While the performance specifications of the PG35VG are impressive, the included I/O is brutally barebones. For its $3,999 price tag, you get one DisplayPort and a lonesome HDMI output. For such an investment, the lack of ports is a hard pill to swallow. Asus does include two USB ports on the monitor, which is something of a consolation prize.
Fans of RGB lighting will be happy, with an Aura Sync-controlled logo LED on the rear of the monitor, and a bizarre projection from the stand which illuminates your desk with the ROG logo.
Customers were happy with the monitor's build quality, yet some were upset that such an expensive monitor opted for a VA panel over IPS. One purchaser also mentioned the PG35VQ was super challenging to slap onto a monitor arm due to its sheer size and weight.
As super ultrawide monitors become more refined with age, more people want to get their hands on one of the remarkably large displays. Seen by many as the benchmark for the ultimate gaming experience, Samsung's 49-inch G9 Odyssey is the best super ultrawide gaming monitor.
The G9 comes packing plenty of Samsung's high-end display tech, including a QLED panel, and HDR10+ with DisplayHDR 1000 certification. Sporting a maximum resolution of 5120x1440, the monitor also has many gaming-centric features, such as a speedy 1ms response time and a refresh rate of 240Hz.
Like its smaller sibling, the Odyssey G9 has a 1000R display curve. Given the sheer magnitude of the monitor, it makes sense to have an aggressively high curvature. While the curve helps fit all 49 inches of screen real estate into your peripheral vision, it might make some users motion sick.
With such a massive screen, you won't want to experience any artifacting or immersion-ruining screen tearing. Luckily, the G9 comes bearing AMD FreeSync Premium Pro variable refresh rate technology to make these issues things of the past. Though, given the almost $3,000 asking price, full G-Sync certification would make the monitor a better value for money buy.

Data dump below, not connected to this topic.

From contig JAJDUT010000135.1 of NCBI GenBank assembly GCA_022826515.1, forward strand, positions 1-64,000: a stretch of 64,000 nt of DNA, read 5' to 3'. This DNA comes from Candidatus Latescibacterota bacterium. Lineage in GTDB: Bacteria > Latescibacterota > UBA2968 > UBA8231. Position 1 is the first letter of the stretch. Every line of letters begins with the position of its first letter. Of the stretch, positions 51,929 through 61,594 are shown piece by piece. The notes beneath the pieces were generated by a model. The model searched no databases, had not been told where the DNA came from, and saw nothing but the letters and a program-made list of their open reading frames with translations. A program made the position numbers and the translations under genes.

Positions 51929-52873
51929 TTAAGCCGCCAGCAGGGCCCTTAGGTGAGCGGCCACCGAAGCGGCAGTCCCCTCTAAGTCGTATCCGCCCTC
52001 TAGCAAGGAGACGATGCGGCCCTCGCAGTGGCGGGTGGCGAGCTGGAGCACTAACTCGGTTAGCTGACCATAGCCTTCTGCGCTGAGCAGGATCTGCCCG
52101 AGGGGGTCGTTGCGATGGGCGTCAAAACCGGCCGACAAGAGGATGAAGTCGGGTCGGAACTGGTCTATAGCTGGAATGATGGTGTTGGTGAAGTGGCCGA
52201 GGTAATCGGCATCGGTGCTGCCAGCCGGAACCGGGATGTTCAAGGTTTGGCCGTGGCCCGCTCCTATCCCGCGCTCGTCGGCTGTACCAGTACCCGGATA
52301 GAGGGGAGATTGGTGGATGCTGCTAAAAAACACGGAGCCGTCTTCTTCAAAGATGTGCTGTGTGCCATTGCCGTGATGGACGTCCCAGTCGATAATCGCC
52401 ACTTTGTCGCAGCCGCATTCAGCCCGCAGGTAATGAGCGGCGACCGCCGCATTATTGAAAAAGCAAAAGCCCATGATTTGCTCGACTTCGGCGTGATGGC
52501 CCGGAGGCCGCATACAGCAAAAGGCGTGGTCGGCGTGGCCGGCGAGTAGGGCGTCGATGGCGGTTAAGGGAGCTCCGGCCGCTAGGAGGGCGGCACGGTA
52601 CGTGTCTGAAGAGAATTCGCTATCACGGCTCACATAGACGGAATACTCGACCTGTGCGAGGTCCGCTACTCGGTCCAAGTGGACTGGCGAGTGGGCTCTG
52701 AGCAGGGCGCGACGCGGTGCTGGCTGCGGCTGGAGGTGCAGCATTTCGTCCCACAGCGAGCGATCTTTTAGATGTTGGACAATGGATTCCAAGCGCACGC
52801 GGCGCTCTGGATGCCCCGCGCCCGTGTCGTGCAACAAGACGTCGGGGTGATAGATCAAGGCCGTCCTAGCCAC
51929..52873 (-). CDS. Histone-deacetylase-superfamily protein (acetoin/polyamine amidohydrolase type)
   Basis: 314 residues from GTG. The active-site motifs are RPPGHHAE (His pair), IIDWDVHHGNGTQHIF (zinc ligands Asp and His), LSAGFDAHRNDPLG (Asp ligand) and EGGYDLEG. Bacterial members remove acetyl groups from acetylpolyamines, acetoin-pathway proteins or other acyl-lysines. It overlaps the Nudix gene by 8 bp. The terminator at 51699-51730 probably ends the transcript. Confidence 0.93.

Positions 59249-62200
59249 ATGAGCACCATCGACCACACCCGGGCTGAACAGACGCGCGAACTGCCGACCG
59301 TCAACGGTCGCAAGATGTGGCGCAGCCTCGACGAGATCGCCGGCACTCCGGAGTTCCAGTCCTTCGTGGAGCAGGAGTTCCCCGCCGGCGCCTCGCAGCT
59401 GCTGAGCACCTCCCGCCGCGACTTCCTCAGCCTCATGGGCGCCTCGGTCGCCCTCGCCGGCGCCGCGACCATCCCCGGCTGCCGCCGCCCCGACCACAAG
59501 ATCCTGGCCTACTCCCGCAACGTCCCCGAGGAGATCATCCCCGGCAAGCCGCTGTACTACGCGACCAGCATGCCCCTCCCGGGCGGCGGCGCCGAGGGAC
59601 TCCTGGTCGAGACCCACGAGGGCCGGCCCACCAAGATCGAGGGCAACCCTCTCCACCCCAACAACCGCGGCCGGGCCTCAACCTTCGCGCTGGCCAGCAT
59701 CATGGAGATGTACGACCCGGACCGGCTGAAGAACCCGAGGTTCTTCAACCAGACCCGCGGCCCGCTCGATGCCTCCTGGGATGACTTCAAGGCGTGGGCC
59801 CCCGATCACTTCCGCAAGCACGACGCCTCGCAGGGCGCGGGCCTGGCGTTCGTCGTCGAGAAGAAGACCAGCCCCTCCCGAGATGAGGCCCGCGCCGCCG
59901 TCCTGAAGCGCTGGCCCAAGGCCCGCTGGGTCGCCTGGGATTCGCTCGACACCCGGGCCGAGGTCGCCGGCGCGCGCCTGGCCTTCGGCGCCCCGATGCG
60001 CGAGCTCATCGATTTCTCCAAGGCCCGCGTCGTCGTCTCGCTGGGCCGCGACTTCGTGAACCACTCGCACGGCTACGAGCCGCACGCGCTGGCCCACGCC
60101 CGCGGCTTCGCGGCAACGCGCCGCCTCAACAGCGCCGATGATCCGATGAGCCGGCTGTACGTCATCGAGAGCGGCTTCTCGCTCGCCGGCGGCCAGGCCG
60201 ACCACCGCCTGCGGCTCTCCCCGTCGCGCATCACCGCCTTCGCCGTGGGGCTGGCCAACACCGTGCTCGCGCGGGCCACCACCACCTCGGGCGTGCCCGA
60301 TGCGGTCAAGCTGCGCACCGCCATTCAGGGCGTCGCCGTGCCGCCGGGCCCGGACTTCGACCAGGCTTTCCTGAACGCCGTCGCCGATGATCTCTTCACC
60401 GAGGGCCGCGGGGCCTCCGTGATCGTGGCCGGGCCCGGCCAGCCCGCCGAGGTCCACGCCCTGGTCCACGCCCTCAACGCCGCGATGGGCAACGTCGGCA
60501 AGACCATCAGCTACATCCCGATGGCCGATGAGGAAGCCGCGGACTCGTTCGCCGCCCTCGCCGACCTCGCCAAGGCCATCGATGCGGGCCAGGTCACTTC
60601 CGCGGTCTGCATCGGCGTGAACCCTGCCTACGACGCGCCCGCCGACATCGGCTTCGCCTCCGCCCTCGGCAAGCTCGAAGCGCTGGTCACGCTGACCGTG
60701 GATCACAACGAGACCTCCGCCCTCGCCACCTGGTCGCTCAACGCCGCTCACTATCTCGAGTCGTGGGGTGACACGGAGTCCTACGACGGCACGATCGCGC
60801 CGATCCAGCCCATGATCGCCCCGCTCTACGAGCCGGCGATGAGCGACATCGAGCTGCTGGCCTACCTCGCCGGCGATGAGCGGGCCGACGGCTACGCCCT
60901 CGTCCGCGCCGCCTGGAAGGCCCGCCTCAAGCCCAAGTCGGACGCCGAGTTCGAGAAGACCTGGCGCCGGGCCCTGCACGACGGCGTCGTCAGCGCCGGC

The G9 has a serious gamer aesthetic, including a light-up centre which Samsung calls its "Infinity Core" lighting design. The monitor also has a handy headphone holder built into its stand. Unfortunately, the sheer size of the monitor makes the rear-mounted flip-out holder hard to access. Most probably won't ever end up using the otherwise hidden addition.
Some customers were impressed with the immersion of their gaming experience on the behemoth monitor. One customer mentioned that the monitor seemed a little unstable on the stand, which is expected given its size.
Competitive gamers need top-tier performance to enhance their play. Super high refresh rates, low input lag and impressive response times are usually at the top of the list for esports-focused gamers, and Alienware's AW2521H has all of the above.
Dell has equipped the AW2521H with a blazing-fast IPS panel, which is one of the first on the market to enjoy a 360Hz refresh rate. You're also spoiled with a 1ms response time, though this is while the "extreme" overdrive mode is enabled. Those wanting to make the most of the 360Hz-capable monitor will need to use DisplayPort, as you'll be locked to a refresh rate of 240Hz over HDMI. The AW2521H boasts both Nvidia G-Sync and AMD FreeSync support for tearing-free gaming.
The AW2521 has the same familiar design language used across the Alienware range. It also features subtle lighting around the monitor, all of which is controllable through Alienware's AlienFX software or the on-screen display.
The limited availability of the AW2521H means you have just one place you can buy it from here in Australia: from Dell itself.
Due to the monitor's relatively small size and mediocre 1920x1080 resolution, it's not a great pick for anything other than highly-competitive gaming. And if you're a console gamer, a cheaper panel will serve you better. Even the latest and greatest PS5 and Xbox Series X consoles can't make full use of that 360Hz refresh rate.